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This startup founder rode in police cars for hours to build his software

27 November 2016   •   2 minute read

For Scott Crouch, building his startup included several hours in a police car.

The Harvard graduate first began working on his software company, Mark43, in 2012 when he was given a class project to work with the Massachusetts state police department. During the project, he had to figure out how to use data and software to help the Massachusetts state police fight gang-related crime.

“We really fell in love with the idea of helping police, of helping out our communities by helping our first responders,” Crouch told Business Insider. “We saw how terrible their systems were and decided to really turn it on its head.”

Crouch comes from a family of police officers, so spinning the project out into a full-fledged company was a “mission-driven project.” As he began making progress on the idea, he was approached by one of the largest police forces in the country: the Washington D.C. Metropolitan Police Department.

Mark43 didn’t have a full product at that point, so the company committed to building it in tandem with the D.C. police.

“A lot of it had to do with their chief [at the time],” Crouch said. “She was a really bold thinker when she was police chief in D.C. and she kind of pioneered the idea. Her attitude to it was, ‘What do we have to lose?'”

Despite coming from a family of police officers, however, Crouch didn’t know the ins and outs of an officer’s job. So the company’s founders — Crouch, Florian Mayr, and Matthew Polega — spent hours on ridealongs in Southeast D.C.

“The only way to figure out how they do their job, what an arrest was like, was to actually sit in the cars with them and go on patrol,” Crouch said. “We had to literally do everything with them and figure out how it’s working on the street.”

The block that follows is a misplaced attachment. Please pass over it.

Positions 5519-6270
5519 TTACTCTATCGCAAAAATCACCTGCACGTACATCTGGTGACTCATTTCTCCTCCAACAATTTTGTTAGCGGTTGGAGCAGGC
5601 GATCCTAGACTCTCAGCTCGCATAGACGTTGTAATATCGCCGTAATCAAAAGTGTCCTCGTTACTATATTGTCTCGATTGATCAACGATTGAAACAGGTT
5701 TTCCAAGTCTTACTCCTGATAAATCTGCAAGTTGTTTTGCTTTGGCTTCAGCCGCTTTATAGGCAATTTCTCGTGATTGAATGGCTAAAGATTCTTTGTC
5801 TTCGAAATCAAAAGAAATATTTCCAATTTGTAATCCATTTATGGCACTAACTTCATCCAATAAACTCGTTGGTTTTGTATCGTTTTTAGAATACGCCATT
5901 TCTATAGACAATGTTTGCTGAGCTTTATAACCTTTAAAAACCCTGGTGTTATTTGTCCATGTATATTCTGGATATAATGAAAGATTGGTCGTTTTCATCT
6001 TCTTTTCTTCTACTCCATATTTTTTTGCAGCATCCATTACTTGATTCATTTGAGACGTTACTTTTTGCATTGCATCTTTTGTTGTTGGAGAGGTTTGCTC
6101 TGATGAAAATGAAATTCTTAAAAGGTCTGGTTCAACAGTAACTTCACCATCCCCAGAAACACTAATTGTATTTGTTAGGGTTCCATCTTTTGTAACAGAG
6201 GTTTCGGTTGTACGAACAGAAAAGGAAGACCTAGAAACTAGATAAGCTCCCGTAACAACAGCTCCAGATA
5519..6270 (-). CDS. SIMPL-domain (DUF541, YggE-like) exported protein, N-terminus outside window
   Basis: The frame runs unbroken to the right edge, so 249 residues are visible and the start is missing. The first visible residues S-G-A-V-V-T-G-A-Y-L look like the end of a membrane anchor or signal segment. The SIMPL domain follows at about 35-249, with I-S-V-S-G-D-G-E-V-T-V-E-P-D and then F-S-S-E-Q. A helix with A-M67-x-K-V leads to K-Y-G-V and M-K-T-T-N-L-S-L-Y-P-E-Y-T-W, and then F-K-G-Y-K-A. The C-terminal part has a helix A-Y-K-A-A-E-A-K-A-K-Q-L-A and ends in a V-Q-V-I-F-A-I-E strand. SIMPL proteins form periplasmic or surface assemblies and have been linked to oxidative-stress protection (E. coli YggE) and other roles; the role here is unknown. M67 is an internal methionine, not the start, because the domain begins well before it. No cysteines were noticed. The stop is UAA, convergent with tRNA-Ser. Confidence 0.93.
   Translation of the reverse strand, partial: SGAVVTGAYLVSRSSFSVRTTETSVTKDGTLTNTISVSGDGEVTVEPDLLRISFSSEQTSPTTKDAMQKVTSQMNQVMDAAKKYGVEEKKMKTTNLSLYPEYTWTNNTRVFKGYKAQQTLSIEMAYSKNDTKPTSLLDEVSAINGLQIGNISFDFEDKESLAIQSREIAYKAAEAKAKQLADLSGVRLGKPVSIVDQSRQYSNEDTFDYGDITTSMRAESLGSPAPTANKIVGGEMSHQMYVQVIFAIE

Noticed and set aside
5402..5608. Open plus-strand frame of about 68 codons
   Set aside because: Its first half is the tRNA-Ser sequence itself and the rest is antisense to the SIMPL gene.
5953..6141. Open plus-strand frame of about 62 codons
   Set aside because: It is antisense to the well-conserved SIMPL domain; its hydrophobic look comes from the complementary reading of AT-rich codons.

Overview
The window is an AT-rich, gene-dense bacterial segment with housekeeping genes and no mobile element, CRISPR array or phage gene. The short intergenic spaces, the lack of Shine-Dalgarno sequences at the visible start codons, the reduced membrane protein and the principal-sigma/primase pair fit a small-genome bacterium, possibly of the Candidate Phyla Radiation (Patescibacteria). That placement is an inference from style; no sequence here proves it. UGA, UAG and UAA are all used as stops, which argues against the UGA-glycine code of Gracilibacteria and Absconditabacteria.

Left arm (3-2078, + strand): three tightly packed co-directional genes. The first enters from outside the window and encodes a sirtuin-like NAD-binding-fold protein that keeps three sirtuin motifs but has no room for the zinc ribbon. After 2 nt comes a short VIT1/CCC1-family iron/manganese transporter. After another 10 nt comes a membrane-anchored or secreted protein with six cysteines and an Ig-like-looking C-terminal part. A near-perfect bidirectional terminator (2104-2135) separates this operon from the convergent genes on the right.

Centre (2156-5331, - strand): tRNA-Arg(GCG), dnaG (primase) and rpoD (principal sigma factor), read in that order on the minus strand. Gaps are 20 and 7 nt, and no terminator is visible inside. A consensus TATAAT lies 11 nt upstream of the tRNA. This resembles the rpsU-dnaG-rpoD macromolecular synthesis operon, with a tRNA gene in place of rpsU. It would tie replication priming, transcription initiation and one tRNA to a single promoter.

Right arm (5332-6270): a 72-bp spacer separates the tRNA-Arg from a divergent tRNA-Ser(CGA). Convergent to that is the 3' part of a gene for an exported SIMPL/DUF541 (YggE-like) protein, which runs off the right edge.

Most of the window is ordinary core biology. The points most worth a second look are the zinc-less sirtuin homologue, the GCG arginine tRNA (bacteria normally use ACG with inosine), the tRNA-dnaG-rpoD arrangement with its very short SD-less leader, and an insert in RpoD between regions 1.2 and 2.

Mark43’s software is aimed at addressing two main problems with the system most police forces currently use: poor usability and slow speeds. Mark43 offers a cloud-based system that police officers can access on a tablet and use to do everything from arrest reports to investigations to data sharing and analysis.

The software that most police currently use was designed in the 90s and hasn’t been overhauled since, Crouch says.

“They were taking an hour to do things that really should have taken 30-45 minutes,” Crouch said. “They couldn’t share data because these systems were on-premise, in basements, in servers, rather than actually having free-flowing access of information between departments.”

Now, Mark43’s system will soon be deployed in police forces around the country, including six in Los Angeles County and several in the Pacific Northwest.

The company has raised $41 million from venture capital firms like Spark Capital and General Catalyst, as well as from more diverse investors like Ashton Kutcher, David Patraeus, and actress Sophia Bush, who stars in NBC police drama “Chicago P.D.”

Mark43 has offices in New York, Toronto, and D.C., and plans to open up a West Coast office early in 2017. Next, the company is setting its sights on becoming the operating system for all local and state governments, and plans to build a new 911 system for police and fire departments.

“This whole industry is ripe for an overhaul,” Crouch said.